Keith's book list on understanding why we get the leaders we do

Keith Grint Why did Keith love this book?

Machiavelli is often despised as the man who promoted both authoritarian leaders and the notion that the ends justify the means, but this is to misunderstand the importance of the context within which he was writing: 16th century Florence – which was besieged by enemies on every side who proclaimed adherence to the Christian faith but acted as monsters. Machiavelli’s writing made two things clear to me. First, leaders and leadership cannot be understood if you abstract them from their context – when political morality is a contradiction in terms then leaders must be wary of sacrificing their followers for the sake of that same fallacious morality. Second, he lays out how dictators obtain and retain power – and in doing so establishes what we need to do to stop them or remove them. 

By Niccolò Machiavelli, Tim Parks (translator),

Why should I read it?

7 authors picked The Prince as one of their favorite books, and they share why you should read it.

What is this book about?

Here is the world's most famous master plan for seizing and holding power.  Astonishing in its candor The Prince even today remains a disturbingly realistic and prophetic work on what it takes to be a prince . . . a king . . . a president.  When, in 1512, Machiavelli was removed from his post in his beloved Florence, he resolved to set down a treatise on leadership that was practical, not idealistic.  In The Prince he envisioned would be unencumbered by ordinary ethical and moral values; his prince would be man and beast, fox and lion.  Today, this small…


Book cover of Emotional Intelligence: Why It Can Matter More Than IQ

Howard M. Guttman Author Of When Goliaths Clash: Managing Executive Conflict to Build a More Dynamic Organization

From my list on managing those "keep you up at night" organizational issues.

Who am I?

I am the principal of Guttman Development Strategies (GDS), an organization development firm that works with senior executives and their teams in major corporations globally to build horizontal, high-performance teams, provide leadership coaching, and develop leadership skills. I am a speaker and author of three acclaimed management books and dozens of articles in business publications.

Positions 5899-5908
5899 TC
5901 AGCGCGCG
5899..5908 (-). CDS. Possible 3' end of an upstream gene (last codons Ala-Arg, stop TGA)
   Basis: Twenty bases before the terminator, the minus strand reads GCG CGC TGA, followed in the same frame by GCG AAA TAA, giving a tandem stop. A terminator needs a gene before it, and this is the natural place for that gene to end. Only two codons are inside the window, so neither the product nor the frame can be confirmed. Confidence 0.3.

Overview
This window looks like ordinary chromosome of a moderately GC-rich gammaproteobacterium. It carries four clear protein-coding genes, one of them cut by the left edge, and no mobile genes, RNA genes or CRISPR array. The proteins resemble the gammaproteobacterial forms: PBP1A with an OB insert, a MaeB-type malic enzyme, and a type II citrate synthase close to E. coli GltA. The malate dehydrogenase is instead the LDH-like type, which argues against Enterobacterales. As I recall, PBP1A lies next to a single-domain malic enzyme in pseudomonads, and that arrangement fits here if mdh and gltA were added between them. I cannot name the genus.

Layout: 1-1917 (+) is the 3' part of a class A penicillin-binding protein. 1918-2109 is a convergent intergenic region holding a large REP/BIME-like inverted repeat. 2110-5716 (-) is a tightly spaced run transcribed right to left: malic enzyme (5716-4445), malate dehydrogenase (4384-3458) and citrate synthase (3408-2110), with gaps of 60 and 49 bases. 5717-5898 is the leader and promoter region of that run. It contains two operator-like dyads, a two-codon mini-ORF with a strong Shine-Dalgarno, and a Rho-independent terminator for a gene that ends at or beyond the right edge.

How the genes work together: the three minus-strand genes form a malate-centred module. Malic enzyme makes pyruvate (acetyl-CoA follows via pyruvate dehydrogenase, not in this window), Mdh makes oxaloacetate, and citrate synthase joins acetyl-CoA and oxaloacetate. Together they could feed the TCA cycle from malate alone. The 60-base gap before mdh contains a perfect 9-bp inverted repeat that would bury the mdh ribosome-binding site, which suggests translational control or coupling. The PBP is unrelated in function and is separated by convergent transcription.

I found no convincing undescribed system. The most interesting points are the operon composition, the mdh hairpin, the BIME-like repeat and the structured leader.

Howard's book list on managing those "keep you up at night" organizational issues

Howard M. Guttman Why did Howard love this book?

The insights in this groundbreaking book apply across the board, from social and family life to interacting and managing others in organizational life.

What factors are at play when people of high IQ flounder while those who are more modestly endowed succeed? Goleman argues that the difference is Emotional Intelligence, which, as he explains, comprises empathy, effective social skills/communication, self-awareness, self-regulation, and motivation.

I’ve watched too many of the allegedly best and brightest, tough-minded executives flame out because they failed to rein in emotional impulse, read others’ feelings, or handle interpersonal relationships. The skills are learnable, and in today’s asymmetric, hybrid, matrixed organizations, they are essential for success.

By Daniel Goleman,

Why should I read it?

6 authors picked Emotional Intelligence as one of their favorite books, and they share why you should read it.

What is this book about?